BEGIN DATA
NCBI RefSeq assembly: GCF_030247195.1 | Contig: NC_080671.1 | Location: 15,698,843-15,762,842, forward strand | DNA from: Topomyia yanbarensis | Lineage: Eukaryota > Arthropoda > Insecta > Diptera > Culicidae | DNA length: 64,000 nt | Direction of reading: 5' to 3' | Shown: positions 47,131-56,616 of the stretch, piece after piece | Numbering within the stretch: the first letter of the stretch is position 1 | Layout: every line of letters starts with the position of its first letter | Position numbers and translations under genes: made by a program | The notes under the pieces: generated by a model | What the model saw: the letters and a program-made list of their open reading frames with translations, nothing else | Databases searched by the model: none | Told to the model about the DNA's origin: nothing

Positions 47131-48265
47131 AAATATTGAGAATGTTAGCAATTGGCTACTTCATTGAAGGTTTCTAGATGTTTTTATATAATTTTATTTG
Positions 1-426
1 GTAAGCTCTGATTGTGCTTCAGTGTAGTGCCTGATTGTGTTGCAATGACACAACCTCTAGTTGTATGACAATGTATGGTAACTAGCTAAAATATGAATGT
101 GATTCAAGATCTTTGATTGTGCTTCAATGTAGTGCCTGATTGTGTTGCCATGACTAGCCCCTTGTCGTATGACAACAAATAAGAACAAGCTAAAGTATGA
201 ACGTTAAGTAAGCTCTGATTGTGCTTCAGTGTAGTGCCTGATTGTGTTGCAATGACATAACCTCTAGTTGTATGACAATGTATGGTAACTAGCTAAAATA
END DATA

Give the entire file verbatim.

NCBI RefSeq assembly: GCF_030247195.1 | Contig: NC_080671.1 | Location: 15,698,843-15,762,842, forward strand | DNA from: Topomyia yanbarensis | Lineage: Eukaryota > Arthropoda > Insecta > Diptera > Culicidae | DNA length: 64,000 nt | Direction of reading: 5' to 3' | Shown: positions 47,131-56,616 of the stretch, piece after piece | Numbering within the stretch: the first letter of the stretch is position 1 | Layout: every line of letters starts with the position of its first letter | Position numbers and translations under genes: made by a program | The notes under the pieces: generated by a model | What the model saw: the letters and a program-made list of their open reading frames with translations, nothing else | Databases searched by the model: none | Told to the model about the DNA's origin: nothing

Positions 47131-48265
47131 AAATATTGAGAATGTTAGCAATTGGCTACTTCATTGAAGGTTTCTAGATGTTTTTATATAATTTTATTTG
Positions 1-426
1 GTAAGCTCTGATTGTGCTTCAGTGTAGTGCCTGATTGTGTTGCAATGACACAACCTCTAGTTGTATGACAATGTATGGTAACTAGCTAAAATATGAATGT
101 GATTCAAGATCTTTGATTGTGCTTCAATGTAGTGCCTGATTGTGTTGCCATGACTAGCCCCTTGTCGTATGACAACAAATAAGAACAAGCTAAAGTATGA
201 ACGTTAAGTAAGCTCTGATTGTGCTTCAGTGTAGTGCCTGATTGTGTTGCAATGACATAACCTCTAGTTGTATGACAATGTATGGTAACTAGCTAAAATA